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Oct 20, 2013 05:17 PM

Grace Garden: Dishes not on the Menu

I thought it would be good to start a new thread on this as current magnum opus started by crackers is bit long to sort through. Here's two I had recently when the chef asked me if I wanted to try something new - offer I never would refuse...

1. Deep fried pork rib garnished with fried lemon grass, onion, and garlic: nice crunchy flavor of fried lemon grass adds to the garnish of other fried aromatics in this simple but satisfying dish.

2. Stir fry with XO sauce: strips of pork, squid, along with chives, peppers, and dried small anchovies have layers of flavors and each component that come together nicely.

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  1. Thanks. The latter looks and sounds a lot like the dish at New Big Wong that KWagle and I were discussing in the "Ethnic Dives" thread a couple of weeks ago -- a new favorite of mine there. Would love to taste and compare Chef Li's version.

    3 Replies
    1. re: Marty L.

      What is it called at NBW? The chef here called it as what I wrote.

      1. re: Kurtis

        On the NBW menu it's something like "Sauteed Vegetables and Squid in the King," but I'm told that's not even close to the actual translation.

        1. re: Marty L.

          Here's something they had a few years ago, a bunch of the specials on construction paper. The other one is one of my other favorites, which is finally on the menu after being one of their best kept secrets for years.

    2. I bet the pork rib is awesome! Is it available at lunchtime?

      1 Reply
      1. re: flavrmeistr

        Had this on a weekday dinner. I would call to find out if he has the pork ribs.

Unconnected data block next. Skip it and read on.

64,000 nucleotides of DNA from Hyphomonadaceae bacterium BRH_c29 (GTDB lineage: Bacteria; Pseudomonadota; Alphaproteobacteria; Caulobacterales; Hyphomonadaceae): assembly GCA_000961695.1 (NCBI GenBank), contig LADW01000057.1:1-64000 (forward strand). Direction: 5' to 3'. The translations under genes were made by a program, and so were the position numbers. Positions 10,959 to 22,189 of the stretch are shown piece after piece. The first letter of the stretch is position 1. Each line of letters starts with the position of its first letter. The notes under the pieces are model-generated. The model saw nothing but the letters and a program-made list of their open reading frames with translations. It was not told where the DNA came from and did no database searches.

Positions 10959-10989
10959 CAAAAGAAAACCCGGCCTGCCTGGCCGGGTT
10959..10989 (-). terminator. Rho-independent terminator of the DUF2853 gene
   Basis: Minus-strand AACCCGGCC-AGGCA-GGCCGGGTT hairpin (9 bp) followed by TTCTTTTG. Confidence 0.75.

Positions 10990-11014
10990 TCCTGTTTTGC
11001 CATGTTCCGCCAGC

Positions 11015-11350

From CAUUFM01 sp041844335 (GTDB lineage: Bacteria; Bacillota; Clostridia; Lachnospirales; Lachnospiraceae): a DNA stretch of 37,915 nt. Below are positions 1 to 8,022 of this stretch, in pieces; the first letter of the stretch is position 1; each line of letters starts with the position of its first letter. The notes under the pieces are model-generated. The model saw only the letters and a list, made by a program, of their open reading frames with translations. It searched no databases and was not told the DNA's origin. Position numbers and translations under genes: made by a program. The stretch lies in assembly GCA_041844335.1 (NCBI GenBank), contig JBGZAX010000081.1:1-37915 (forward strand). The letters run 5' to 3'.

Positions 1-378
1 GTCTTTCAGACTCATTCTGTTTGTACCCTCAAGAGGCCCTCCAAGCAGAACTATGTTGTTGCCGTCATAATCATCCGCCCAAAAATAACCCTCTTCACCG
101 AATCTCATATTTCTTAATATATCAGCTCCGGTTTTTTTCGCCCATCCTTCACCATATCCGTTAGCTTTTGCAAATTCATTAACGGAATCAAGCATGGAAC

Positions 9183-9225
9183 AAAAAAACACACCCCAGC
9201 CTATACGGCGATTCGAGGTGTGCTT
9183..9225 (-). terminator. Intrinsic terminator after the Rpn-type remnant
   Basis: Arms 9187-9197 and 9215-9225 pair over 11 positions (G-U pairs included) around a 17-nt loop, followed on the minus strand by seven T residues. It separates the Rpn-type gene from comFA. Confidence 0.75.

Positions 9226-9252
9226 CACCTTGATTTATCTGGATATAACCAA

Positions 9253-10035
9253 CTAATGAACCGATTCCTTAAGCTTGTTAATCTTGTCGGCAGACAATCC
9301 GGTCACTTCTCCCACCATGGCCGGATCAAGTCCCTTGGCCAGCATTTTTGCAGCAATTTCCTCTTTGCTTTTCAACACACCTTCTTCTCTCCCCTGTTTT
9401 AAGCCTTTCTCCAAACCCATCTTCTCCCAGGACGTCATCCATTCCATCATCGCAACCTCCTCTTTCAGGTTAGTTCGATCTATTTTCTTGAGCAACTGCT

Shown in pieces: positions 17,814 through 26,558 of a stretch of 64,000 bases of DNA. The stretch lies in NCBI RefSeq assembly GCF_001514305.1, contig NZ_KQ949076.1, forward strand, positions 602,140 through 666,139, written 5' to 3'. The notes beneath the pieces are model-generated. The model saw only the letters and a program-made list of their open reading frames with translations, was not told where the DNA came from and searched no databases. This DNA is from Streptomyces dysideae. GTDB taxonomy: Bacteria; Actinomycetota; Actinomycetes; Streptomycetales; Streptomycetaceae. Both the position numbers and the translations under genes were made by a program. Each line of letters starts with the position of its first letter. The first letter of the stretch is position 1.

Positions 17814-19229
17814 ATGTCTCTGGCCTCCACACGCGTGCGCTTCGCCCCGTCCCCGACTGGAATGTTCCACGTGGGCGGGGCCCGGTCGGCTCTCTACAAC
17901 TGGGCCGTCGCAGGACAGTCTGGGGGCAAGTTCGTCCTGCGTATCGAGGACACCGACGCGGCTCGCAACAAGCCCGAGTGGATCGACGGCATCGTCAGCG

2. House Special Chilly Pepper Chicken- Dry Version.

        This one isn't likely to be new to most fans, but this dry version of the one on the menu is one of my all time favorites. Chef brought out an extra plate to cover the dish for a minute or so to infuse ma la into the chicken pieces which works beautifully. We've been bringing home the leftover pepper/ma la mix for home made ramen (or store bought) broth as recommended by the chef, and it gives nice smoky peppery ma la flavor to the broth.

        2 Replies
          1. I've had that squid stir fry I think. It's amazingly delicious.

            It's not very much like the NBW dish (whose Chinese name is something like 小炒皇 "small stirfry king" meaning the house special, since 'Wong' is 'king'.) The NBW dish uses dried squid, while Chef Li uses fresh squid, and the fish are also quite different, Chef Li uses the matchstick-sized ones. I believe the NBW dish uses a completely different mix of vegetables as well.

            I highly recommend you try them both. I need to do that also, maybe on Saturday. He also made us a second version of the pictured dish with pork belly, which was good, but not transcendent like the original.

            10 Replies
            1. re: KWagle

              Quibble: 皇 is huang, like huangdi, or emperor.

              1. re: mookleknuck

                Quibble with them... they do use the word 'king' in the name of the dish. A photo of the receipt shows the character in the name of the dish as 王. But the character on the front sign seems to be yet a different one, and I can't actually make it out.

                1. re: KWagle

                  =D I was correcting the translation/transliteration in your original two posts, without knowledge of the character NBW uses in their software.

                  旺 looks like the character on the front sign and is another wong.

                  Which dish did you like better, the one with fresh or dried squid, and why?

                  1. re: mookleknuck

                    Three Wongs in one restaurant. Sheesh.